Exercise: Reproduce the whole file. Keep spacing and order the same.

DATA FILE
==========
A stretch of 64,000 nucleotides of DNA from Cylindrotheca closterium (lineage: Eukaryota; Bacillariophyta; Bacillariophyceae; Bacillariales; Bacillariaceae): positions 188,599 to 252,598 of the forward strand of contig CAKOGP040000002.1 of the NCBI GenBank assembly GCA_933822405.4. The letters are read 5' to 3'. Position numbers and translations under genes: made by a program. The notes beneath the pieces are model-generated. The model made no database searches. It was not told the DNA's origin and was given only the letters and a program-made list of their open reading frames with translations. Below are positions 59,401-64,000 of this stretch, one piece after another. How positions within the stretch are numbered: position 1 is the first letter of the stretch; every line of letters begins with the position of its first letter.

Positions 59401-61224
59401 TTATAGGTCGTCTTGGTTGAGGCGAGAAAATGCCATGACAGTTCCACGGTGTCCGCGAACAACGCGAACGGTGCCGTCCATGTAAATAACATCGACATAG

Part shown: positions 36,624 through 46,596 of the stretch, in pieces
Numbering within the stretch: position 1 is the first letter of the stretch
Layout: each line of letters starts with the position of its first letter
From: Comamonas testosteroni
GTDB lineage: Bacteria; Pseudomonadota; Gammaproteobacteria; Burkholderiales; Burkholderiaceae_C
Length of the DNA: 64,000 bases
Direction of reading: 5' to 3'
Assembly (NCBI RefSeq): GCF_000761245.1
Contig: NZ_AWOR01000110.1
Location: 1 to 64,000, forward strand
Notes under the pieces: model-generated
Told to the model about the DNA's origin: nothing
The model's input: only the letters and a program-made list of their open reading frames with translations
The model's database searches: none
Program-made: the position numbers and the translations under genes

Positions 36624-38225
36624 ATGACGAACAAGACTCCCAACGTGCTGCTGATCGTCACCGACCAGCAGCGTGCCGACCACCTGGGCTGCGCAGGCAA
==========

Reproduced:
A stretch of 64,000 nucleotides of DNA from Cylindrotheca closterium (lineage: Eukaryota; Bacillariophyta; Bacillariophyceae; Bacillariales; Bacillariaceae): positions 188,599 to 252,598 of the forward strand of contig CAKOGP040000002.1 of the NCBI GenBank assembly GCA_933822405.4. The letters are read 5' to 3'. Position numbers and translations under genes: made by a program. The notes beneath the pieces are model-generated. The model made no database searches. It was not told the DNA's origin and was given only the letters and a program-made list of their open reading frames with translations. Below are positions 59,401-64,000 of this stretch, one piece after another. How positions within the stretch are numbered: position 1 is the first letter of the stretch; every line of letters begins with the position of its first letter.

Positions 59401-61224
59401 TTATAGGTCGTCTTGGTTGAGGCGAGAAAATGCCATGACAGTTCCACGGTGTCCGCGAACAACGCGAACGGTGCCGTCCATGTAAATAACATCGACATAG

Part shown: positions 36,624 through 46,596 of the stretch, in pieces
Numbering within the stretch: position 1 is the first letter of the stretch
Layout: each line of letters starts with the position of its first letter
From: Comamonas testosteroni
GTDB lineage: Bacteria; Pseudomonadota; Gammaproteobacteria; Burkholderiales; Burkholderiaceae_C
Length of the DNA: 64,000 bases
Direction of reading: 5' to 3'
Assembly (NCBI RefSeq): GCF_000761245.1
Contig: NZ_AWOR01000110.1
Location: 1 to 64,000, forward strand
Notes under the pieces: model-generated
Told to the model about the DNA's origin: nothing
The model's input: only the letters and a program-made list of their open reading frames with translations
The model's database searches: none
Program-made: the position numbers and the translations under genes

Positions 36624-38225
36624 ATGACGAACAAGACTCCCAACGTGCTGCTGATCGTCACCGACCAGCAGCGTGCCGACCACCTGGGCTGCGCAGGCAA